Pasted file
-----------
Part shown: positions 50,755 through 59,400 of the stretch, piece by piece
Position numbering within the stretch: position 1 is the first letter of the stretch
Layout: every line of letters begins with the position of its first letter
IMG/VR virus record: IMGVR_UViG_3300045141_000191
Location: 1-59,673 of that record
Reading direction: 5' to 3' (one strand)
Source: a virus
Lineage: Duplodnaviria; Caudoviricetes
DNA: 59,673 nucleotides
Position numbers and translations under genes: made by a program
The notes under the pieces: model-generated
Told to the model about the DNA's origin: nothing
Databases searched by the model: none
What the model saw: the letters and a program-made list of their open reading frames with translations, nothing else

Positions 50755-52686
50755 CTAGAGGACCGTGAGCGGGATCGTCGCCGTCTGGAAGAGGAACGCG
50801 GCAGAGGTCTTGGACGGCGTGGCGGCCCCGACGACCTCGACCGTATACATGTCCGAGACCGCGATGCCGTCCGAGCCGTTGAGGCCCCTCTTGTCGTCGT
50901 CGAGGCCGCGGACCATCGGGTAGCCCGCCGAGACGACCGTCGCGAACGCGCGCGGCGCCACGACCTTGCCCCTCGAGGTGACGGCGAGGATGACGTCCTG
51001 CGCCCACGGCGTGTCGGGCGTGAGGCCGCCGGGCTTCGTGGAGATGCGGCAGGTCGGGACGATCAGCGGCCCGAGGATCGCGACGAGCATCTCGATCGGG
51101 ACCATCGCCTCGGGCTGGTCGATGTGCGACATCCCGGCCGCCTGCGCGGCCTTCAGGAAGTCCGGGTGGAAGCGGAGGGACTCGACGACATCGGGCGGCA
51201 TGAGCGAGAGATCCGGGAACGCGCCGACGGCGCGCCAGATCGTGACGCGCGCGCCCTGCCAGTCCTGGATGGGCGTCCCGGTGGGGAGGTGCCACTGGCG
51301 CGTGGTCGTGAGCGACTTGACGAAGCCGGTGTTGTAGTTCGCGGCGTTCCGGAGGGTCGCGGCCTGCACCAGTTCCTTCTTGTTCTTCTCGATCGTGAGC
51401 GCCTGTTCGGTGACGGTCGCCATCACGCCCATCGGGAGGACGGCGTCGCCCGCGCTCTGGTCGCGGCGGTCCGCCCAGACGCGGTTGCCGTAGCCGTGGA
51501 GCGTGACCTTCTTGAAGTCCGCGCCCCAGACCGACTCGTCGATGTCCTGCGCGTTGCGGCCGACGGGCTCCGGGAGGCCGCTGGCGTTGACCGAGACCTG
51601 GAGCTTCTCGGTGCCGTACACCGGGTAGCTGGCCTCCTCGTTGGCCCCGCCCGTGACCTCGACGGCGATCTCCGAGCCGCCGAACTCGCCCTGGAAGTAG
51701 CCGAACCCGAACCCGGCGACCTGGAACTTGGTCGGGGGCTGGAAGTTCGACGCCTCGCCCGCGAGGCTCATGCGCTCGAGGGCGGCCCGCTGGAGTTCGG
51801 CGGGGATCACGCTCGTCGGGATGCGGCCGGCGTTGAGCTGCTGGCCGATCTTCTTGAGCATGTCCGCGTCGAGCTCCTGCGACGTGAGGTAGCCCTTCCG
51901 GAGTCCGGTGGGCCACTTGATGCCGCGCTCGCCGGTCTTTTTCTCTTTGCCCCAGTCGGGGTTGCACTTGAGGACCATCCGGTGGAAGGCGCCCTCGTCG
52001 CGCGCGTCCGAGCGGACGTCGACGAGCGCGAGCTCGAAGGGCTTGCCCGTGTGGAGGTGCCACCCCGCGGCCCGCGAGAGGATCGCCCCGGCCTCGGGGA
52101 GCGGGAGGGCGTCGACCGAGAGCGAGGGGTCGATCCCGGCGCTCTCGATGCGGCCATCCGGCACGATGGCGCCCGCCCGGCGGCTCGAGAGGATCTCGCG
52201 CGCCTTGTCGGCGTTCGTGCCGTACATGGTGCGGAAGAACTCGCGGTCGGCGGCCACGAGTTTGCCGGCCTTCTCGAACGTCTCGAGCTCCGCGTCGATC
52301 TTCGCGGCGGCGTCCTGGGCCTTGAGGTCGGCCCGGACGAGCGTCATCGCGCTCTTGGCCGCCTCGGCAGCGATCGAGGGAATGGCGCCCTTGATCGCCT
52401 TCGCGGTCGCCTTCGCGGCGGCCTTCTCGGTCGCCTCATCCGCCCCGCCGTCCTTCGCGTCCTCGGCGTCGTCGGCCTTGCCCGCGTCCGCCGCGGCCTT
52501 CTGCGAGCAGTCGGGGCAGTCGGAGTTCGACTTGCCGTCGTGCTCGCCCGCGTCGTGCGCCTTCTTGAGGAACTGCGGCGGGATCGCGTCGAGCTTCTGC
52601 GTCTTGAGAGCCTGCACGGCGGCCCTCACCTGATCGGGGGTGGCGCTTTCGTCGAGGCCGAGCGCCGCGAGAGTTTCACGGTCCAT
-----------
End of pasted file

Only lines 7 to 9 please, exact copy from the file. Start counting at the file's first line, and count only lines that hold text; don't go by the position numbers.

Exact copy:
Source: a virus
Lineage: Duplodnaviria; Caudoviricetes
DNA: 59,673 nucleotides